“I always say that you could publish trading rules in the newspaper and no one would follow them. The key is consistency and discipline. Almost anybody can make up a list of rules that are 80 percent as good as what we taught people. What they couldn’t do is give them the confidence to stick to those rules even when things are going bad.”

“my research on individual stocks shows that price fluctuations are closer to random than they are in commodities. Demonstrably, commodities are trending and, arguably, stocks are random.”

“There will come a day when easily discovered and lightly conceived trend-following systems no longer work. It is going to be harder to develop good systems.”

“The secret is being as short term or as long term as you can stand, depending on your trading style. It is the imtermediate term that picks up the vast majority of trend followers. The best strategy is to avoid the middle like the plague.” (more…)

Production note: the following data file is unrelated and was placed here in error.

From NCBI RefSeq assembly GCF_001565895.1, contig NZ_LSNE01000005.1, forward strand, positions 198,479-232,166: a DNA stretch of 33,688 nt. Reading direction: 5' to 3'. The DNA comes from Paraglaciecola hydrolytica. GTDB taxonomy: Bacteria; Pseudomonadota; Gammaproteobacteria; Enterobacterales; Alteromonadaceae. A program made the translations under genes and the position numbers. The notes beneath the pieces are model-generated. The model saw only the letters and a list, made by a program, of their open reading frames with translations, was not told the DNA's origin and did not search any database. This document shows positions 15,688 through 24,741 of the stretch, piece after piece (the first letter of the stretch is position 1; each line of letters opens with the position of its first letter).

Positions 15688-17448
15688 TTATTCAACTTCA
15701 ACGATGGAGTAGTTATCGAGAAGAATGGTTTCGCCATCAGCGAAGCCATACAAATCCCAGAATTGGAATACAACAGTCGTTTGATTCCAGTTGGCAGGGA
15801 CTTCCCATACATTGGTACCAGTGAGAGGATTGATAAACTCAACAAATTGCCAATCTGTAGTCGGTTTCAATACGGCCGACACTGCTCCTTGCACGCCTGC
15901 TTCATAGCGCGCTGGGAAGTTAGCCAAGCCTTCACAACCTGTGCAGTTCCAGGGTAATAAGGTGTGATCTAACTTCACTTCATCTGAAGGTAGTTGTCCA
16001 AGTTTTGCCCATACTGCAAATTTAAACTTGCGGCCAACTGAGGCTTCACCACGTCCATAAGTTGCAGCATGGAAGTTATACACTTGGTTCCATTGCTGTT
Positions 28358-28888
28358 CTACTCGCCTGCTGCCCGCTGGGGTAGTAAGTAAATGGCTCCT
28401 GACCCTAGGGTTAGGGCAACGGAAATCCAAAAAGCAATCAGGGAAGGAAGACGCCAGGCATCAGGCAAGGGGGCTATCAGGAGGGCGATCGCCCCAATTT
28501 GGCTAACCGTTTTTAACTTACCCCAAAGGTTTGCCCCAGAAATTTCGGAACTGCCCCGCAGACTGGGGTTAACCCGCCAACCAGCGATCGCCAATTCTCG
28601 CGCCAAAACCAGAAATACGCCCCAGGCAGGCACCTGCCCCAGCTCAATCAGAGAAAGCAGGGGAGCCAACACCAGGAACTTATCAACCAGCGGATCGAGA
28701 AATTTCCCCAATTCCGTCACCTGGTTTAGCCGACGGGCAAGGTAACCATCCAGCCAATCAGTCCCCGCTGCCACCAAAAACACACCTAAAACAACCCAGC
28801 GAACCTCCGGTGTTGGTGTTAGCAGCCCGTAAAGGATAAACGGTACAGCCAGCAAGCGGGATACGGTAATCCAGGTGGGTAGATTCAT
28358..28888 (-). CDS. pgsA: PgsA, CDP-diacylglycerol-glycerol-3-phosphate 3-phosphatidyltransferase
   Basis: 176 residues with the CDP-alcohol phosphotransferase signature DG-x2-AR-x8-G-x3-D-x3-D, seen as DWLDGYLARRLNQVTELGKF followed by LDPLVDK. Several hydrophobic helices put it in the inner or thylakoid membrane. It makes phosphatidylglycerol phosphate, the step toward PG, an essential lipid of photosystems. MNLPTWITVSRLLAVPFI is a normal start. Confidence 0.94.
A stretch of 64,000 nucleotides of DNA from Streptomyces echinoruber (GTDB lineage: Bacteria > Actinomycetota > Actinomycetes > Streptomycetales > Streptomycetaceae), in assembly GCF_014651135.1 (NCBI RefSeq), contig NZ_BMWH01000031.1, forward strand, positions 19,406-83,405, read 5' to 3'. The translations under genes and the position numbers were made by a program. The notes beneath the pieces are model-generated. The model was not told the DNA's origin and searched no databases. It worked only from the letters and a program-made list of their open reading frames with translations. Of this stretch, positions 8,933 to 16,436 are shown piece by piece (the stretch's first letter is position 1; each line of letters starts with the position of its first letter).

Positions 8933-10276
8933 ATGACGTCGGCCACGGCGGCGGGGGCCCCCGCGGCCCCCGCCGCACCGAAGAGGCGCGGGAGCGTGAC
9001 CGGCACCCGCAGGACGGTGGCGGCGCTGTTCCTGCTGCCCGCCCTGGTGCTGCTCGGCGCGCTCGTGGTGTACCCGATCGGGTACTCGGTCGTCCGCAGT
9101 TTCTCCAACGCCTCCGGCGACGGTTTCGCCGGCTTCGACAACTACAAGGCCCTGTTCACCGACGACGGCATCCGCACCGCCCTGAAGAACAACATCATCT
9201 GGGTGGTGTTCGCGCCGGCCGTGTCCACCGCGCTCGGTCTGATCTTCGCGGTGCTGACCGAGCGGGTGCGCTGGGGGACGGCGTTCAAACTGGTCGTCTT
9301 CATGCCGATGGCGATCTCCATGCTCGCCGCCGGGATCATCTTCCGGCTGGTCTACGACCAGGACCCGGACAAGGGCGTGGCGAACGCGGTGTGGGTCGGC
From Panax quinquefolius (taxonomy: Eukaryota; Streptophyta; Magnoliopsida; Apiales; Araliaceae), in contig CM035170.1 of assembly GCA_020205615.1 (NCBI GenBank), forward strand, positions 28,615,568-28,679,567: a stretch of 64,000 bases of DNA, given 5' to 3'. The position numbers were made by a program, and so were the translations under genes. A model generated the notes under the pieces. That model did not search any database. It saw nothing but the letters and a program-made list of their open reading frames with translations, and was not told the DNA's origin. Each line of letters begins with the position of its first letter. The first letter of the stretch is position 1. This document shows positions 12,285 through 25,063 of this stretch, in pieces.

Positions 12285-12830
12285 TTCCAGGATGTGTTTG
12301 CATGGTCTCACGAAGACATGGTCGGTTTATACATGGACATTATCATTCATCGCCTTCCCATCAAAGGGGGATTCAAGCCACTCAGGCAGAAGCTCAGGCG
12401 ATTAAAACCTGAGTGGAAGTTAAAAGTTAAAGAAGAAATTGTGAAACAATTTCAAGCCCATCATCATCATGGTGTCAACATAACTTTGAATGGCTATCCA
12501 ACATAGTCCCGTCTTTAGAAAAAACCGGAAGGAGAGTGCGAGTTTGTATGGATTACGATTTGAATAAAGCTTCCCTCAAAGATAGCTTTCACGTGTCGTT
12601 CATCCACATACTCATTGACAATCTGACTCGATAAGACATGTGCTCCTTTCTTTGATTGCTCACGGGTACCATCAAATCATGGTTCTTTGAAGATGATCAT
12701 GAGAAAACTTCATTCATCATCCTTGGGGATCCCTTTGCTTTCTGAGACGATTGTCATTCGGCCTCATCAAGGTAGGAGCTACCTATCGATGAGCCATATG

5-Costly Trading Mistakes

1.  Undercapitalized.  If the trader does not have the adequate capital to trade with, then money, not learning how to trade, will be the primary focus.  Few, if any, ever succeed trading scared money.

2.  Overtrading.  The idea is to make money and keep it, not give it all back because of recklessness.  There is no such thing as being perfect when it comes to trading. Overtrading will easily prove just how imperfect you are. 

3.  Trading Too Many Markets.  Learn to be a specialist because in trading it is best to put all your eggs in one basket while knowing how best to watch and protect that basket very closely.

4.  Believing You Are Invincible.  Few activities teach humility as well as trading.  Seasoned traders respect the risk while novice traders treat success as their birthright.

5.  Lack of Dicipline.  You have to have a game plan when trading.  Failure to have a plan betrays your lack of discipline and feeds your desire to trade off the cuff.  Trading this way is a recipe for disaster.  Just ask someone who has tried it.